Foods to Avoid with Acid Reflux: Your Ultimate Guide to Relief

If you suffer from acid reflux, you know how important it is to pay close attention to what you eat. Certain foods can trigger symptoms, making it essential to know which foods to avoid with acid reflux. In this article, we’ll explore the relationship between diet and acid reflux, discuss the foods that commonly cause symptoms, and offer tips on how to make lifestyle changes that can help alleviate your discomfort. Let’s get started!

The Esophageal Gatekeeper

The lower esophageal sphincter is a ring-like muscular valve that separates the esophagus and stomach. It’s a crucial part of the body’s mechanism to keep stomach acid where it belongs. When functioning properly, the esophageal sphincter opens to allow food to pass into the stomach. Next, it closes tightly to prevent stomach contents, including acid, from flowing back into the esophagus. If the esophageal sphincter stops working properly, you may begin to experience gastrointestinal problems.

What’s the Difference Between Heartburn, Acid Reflux, and Gastroesophageal Reflux Disease (GERD)?

There are three different types of gastrointestinal distress caused by acid irritation in the digestive tract and esophagus:

Acid reflux

Acid reflux is a condition in which stomach acid travels up the esophagus. It’s relatively common and can lead to heartburn. Common symptoms include regurgitation, a bitter taste in the mouth, and frequent burping. While occasional acid reflux is not a cause for concern, frequent episodes may signal an underlying problem.


Heartburn is a burning sensation experienced in the chest, usually behind the breastbone, and sometimes in the throat. It’s a symptom of acid reflux, occurring when stomach acid irritates the lining of the esophagus.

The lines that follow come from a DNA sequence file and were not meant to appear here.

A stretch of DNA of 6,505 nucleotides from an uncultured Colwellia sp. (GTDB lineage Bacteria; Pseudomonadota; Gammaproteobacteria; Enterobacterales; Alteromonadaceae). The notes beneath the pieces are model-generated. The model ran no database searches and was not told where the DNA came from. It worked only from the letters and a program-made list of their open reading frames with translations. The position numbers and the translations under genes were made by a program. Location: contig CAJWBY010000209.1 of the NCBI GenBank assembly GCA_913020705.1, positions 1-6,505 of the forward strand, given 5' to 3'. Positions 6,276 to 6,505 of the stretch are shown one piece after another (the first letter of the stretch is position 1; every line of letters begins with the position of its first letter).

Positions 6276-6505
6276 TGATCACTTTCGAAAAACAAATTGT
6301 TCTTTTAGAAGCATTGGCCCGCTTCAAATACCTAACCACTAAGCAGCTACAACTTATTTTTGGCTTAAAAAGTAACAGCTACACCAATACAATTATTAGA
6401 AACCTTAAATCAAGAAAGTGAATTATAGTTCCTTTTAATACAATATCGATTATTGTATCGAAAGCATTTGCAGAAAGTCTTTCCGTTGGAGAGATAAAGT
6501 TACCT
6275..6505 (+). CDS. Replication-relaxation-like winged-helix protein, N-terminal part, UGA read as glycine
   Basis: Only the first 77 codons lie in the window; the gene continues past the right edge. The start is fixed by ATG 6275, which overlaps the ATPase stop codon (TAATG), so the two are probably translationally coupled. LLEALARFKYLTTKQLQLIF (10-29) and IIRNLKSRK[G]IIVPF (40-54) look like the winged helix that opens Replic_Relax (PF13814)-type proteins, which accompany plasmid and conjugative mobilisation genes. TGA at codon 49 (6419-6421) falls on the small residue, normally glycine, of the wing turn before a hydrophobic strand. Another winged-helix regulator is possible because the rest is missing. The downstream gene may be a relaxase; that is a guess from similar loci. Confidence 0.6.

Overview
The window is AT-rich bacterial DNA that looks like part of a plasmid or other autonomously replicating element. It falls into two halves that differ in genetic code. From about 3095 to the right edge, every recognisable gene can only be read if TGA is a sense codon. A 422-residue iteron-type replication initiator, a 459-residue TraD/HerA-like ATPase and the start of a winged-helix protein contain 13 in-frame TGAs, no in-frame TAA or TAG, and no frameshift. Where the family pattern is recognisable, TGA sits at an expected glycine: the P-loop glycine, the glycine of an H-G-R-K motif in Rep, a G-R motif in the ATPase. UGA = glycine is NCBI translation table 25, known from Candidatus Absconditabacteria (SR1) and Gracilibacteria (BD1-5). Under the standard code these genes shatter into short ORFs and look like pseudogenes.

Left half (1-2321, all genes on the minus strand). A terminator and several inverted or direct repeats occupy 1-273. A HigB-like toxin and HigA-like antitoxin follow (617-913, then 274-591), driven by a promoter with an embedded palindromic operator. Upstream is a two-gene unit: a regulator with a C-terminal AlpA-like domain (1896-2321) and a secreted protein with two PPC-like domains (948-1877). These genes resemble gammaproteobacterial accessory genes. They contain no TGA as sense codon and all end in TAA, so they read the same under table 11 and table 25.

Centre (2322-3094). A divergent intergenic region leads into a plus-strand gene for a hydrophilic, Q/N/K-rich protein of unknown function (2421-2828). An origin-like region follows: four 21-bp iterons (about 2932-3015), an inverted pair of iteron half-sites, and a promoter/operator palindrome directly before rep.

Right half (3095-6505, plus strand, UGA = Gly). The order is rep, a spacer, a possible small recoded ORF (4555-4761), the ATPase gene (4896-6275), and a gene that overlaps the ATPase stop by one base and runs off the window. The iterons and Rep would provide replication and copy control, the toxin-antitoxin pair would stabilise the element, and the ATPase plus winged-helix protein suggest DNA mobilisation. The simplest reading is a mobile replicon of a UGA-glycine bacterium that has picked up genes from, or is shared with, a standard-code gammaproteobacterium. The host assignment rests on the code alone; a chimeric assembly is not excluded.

Gastroesophageal Reflux Disease (GERD)

GERD is a more severe, chronic form of acid reflux. Symptoms occur when the esophageal sphincter weakens or doesn’t function properly, allowing stomach acid to frequently re-enter the esophagus. As a result, can cause damage to the esophageal lining, leading to complications such as esophagitis, Barrett’s esophagus, and even esophageal cancer.

Foods to Avoid With Acid Reflux

When it comes to managing acid reflux, understanding the relationship between the foods you consume and your symptoms is crucial. There is a wide range of potential common triggers, and everyone’s body is different. Therefore, it’s essential to identify which foods worsen acid reflux for you and take steps to avoid them. That being said, here are some common culprits:

Foods to Avoid

High-fat foods. Greasy, fatty items like fried foods, full-fat dairy products, processed foods, and fatty cuts of meat can slow down digestion, increasing the risk of acid reflux.

Acidic foods and juices. Acidic citrus fruits like oranges, lemons, grapefruits, and their juices can irritate the esophageal lining, worsening acid reflux symptoms. Tomatoes are also naturally acidic and can trigger acid reflux symptoms. Avoid tomato-based sauces, ketchup, and tomato juice if you’re prone to reflux.

Spicy foods. Spicy meals can exacerbate heartburn and acid reflux in some individuals. If you’re sensitive to spice, consider reducing your intake or opting for milder alternatives.